Friday, April 20, 2012

Pondering Good Grief, Part 2

Yesterday I said I would post the portion of Ben Witherington's article in Christianity Today that I would like to interact with over the course of a few blog posts. Here it is:

Was This God's Will?

From the day Christy died, I was determined to be open to whatever positive thing there might be to glean from this seeming tragedy. I clung to the promise of Romans 8:28, that "God works all things together for good for those who love him."

The first point immediately confirmed in my heart was theological: God did not do this to my child. God is not the author of evil. God does not terminate sweet lives with a pulmonary embolism. Pulmonary embolisms are a result of the bent nature of this world. As Ann kept repeating, "God is not the problem; he is the solution."

One primary reason I am not a Calvinist is that I do not believe in God's detailed control of all events. Why? First, because I find it impossible to believe that I am more merciful or compassionate than God. Second, because the biblical portrait shows that God is pure light and holy love. In him there is no darkness, nothing other than light and love. And third, the words, "The Lord gave, and the Lord has taken away," from the lips of Job (1:21), are not good theology. According to Job 1, it was not God but the Devil who took away Job's children, health, and wealth. God allowed it to happen, but when Job said these words, as the rest of the story shows, he was not yet enlightened about the true nature of the source of his calamity and God's actual will for his life. God's will for him was for good and not for harm.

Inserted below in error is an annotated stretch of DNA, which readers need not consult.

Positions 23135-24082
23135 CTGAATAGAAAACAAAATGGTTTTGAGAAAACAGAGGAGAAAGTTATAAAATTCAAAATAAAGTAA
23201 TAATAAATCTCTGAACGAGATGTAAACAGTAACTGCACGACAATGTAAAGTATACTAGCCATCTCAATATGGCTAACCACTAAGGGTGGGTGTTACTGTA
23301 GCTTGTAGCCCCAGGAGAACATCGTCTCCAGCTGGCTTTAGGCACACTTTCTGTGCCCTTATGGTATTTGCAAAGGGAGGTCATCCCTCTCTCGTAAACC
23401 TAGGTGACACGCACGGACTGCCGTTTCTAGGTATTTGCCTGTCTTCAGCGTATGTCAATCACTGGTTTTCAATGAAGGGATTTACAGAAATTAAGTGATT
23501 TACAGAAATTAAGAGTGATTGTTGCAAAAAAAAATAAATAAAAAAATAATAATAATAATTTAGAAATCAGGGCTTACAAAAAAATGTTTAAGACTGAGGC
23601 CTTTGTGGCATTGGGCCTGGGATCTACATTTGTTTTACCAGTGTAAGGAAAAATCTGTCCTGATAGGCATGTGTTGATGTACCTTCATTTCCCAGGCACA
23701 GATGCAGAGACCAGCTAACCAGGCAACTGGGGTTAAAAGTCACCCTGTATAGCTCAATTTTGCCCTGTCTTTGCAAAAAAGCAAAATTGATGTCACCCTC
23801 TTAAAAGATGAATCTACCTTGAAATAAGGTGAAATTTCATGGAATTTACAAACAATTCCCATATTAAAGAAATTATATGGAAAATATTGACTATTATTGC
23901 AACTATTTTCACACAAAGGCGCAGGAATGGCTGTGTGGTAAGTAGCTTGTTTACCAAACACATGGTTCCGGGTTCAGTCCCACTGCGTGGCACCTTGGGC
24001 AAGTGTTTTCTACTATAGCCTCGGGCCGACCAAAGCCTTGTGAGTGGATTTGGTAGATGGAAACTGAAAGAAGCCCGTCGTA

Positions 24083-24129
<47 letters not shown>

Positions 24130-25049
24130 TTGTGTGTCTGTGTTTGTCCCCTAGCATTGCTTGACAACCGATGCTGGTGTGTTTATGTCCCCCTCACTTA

The beginning of "good grief" starts with the premise of a good God. Otherwise, all bets are off. If God is almighty and malevolent, then there is no solace to be found in him. If God is the author of sin, evil, suffering, the Fall, and death, then the Bible makes no sense when it tells us that God tempts no one, that God's will is that none should perish but have everlasting life, and that death is the very enemy of God and humankind that Jesus, who is life, came to abolish and destroy.

Jesus said, "I came that they may have life and have it abundantly" (John 10:10). If there are promises I cling to as I weep for our Christy, it is this promise, not the sorry solace and cold comfort of, "God did this but we do not know why." No! A thousand times, no. God and his will are aligned with what is good and true and beautiful and loving and holy.

Days later, as I stood before the casket and stared at our "Christy girl," as we called her, I was so thankful that the God of the Resurrection had a better plan for her. Her lifeless body was so cold, so empty. The phrase, "It's all God's will," is cold comfort. I believe in a God whose "Yes!" to life is louder than death's "No!" Death is not God's will. On the contrary, God is in the trenches with us, fighting the very same evils we fight in this world—disease, suffering, sorrow, sin, and death itself. He cries with us.

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